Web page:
Mindfulness is extremely effective and it does take time and practice. Over time you are able to stay with the anxiety and you learn you can survive it without panicking; without falling and falling into that bottomless pit.

    anita

    • This reply was modified 3 months, 2 weeks ago by Profile photo of anita anita.
    #122319
    Profile photo of Nina Sakura
    Nina Sakura
    Participant

    Dear chokko,

    Well it would be beneficial to write all kinds of thoughts, positive ones too. I have often re-read the positive ones I have written.

    Psychotherapy will indeed take some time and won’t work in just a session or two. So continue to go and remain patient.

    Regarding exercise, perhaps you can try yoga or even breathing exercises for now. Those can be easily done indoors, regular strecting too or those aerobics videos, things like Fitness Blender videos.

    Mind and body work together. Only dealing with your stress mentally will only get you so far as anxiety is also bodily. Certain hormones are also involved in this process.

    So physical exercise or relaxation method is much recommended. I have been trying this for number of years and it has helped the depression the most – things like cutting down sugar to about 1-0.5 teaspoons a day and regular walks, a quick run, proper sleep.

    Do give this a shot. The benefits are immense.

    Regards
    Nina

    #122323
    Profile photo of XenopusTex
    XenopusTex
    Participant

    Avoid the drugs. They don’t help anything. They aren’t going to open up other dimensions to you. They aren’t going to give you anything other than problems.

    #122332
    Profile photo of Peter
    Peter
    Participant

    I think your going to be ok and learn a great deal as you grow.

    #122461
    Profile photo of Amandine
    Amandine
    Participant

    Hello, once again, sorry for the late answer.

    Anita: I’ll have to be patient – my next appointment is on Tuesday and I think the actual therapy will start in January. However the clinic I’m going to is something dependant on the faculty I attend (I don’t know how to properly explain…) and since I’ll finish my studies at the faculty in April, I’m afraid I’ll have to change therapist again. Especially since I don’t know if the one I’ll have therapy with will be competent.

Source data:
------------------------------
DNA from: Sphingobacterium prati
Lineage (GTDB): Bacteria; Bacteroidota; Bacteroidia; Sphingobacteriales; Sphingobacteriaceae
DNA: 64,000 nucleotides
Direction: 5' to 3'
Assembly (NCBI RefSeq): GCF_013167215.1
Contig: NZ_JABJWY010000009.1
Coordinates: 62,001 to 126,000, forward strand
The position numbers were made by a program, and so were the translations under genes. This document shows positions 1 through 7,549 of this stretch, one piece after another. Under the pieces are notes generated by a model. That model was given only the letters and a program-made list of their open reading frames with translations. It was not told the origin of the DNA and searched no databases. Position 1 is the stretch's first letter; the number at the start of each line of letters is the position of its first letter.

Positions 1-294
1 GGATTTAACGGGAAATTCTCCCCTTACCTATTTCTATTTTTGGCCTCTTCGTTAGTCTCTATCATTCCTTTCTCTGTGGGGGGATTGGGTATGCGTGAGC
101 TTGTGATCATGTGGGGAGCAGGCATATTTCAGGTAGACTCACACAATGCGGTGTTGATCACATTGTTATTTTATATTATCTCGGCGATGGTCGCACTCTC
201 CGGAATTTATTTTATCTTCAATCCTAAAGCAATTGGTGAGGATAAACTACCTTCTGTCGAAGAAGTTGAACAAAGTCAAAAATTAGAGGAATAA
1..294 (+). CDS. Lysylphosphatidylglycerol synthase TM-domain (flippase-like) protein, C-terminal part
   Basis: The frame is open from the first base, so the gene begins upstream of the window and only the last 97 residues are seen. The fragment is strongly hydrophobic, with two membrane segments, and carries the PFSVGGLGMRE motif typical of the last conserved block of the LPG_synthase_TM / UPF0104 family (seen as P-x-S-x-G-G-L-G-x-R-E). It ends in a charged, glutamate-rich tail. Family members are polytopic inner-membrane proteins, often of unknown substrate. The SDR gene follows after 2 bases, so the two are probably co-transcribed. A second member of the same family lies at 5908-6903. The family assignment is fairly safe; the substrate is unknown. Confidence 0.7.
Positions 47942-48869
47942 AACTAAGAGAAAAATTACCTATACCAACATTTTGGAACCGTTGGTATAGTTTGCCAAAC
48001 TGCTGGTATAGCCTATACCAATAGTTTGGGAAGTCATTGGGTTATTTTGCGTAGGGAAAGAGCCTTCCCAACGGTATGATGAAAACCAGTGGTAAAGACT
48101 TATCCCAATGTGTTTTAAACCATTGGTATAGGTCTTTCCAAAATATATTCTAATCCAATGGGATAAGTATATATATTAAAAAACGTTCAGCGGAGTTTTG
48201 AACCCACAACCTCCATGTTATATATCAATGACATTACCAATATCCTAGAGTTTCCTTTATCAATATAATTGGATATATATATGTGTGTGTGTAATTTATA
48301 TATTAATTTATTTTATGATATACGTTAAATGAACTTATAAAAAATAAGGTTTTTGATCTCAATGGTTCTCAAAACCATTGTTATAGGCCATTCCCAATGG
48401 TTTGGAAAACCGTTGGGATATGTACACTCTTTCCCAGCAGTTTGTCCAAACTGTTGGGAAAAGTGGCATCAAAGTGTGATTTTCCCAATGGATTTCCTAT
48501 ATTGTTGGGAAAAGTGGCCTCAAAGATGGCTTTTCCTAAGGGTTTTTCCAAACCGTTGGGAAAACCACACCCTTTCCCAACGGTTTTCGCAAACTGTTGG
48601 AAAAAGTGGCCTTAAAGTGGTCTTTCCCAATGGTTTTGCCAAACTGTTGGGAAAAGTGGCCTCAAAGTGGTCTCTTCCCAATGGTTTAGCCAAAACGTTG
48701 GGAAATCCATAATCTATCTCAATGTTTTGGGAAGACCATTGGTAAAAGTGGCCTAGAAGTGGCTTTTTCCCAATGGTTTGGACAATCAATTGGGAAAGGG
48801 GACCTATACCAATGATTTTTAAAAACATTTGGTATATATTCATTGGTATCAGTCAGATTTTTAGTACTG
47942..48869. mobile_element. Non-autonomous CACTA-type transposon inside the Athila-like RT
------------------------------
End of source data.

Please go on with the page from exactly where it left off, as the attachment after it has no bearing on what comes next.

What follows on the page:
Thank you for your answer. I’m familiar with these micro solutions (and I’m doing pretty much everything on the macro solutions list, besides exercise, but I will work on doing them) but I don’t know how to apply them. I think the therapy will help me with that, but the concept of mindfulness for exemple is quite foreign and kind of scary for me. Would you care to explain please?

    *

    Nina Sakura: Thank you for the advice, they help a lot. I bought a little notebook and I will start writing today, especially since my anxiety was VERY HIGH this afternoon. I will try out yoga tomorrow – it seems like it can relax me the most, and it seems not as physically draining as fitness programs… I tried those once and I couldn’t follow them since I was totally knocked out before the end of one video, so I will start with baby steps lol
    I will take walks when school starts again too, right now I’m at my parents’ home for the Holiday season, and it bothers me a little to go take walks here since there are almost no one in the streets.

    *

    XenopusTex: I tried drugs when I was feeling good, and I plan on avoiding them for the rest of my life. They only brought me wrong. That also applies for medicinal drugs… I’ll try my best to be better without them. Thank you.

    *

    Peter: thank you!!

    **

    I’ve found a forum TOPIC some time ago on which someone said they managed to reduce (or even overcome) their death anxiety and explained how they did it by writing their fears again and again for some time each day until they bore out of the sentences they’ve written and no longer felt fear about them. They did that as part of “homework” in therapy, and they suffered from OCD so said to be careful since this method was adapted to them. I think I will try it after speaking about it with my therapist, because I think facing my fears is the only solution to reduce my anxiety – after all it’s not like I can “suppress” the cause of my fear…
    Also, since I nearly had a panic attack this afternoon while having intrusive thoughts about death (that hadn’t happened that badly to me for like a week or two), I searched how do people can be positive while being nihilistic (because it seems to be the closest thing to my case) on the web, and they said pretty much the same thing you guys told me, to find meaning for myself and such, and that reassured me a lot as well. Thanks again for all the advice you’ve been giving me.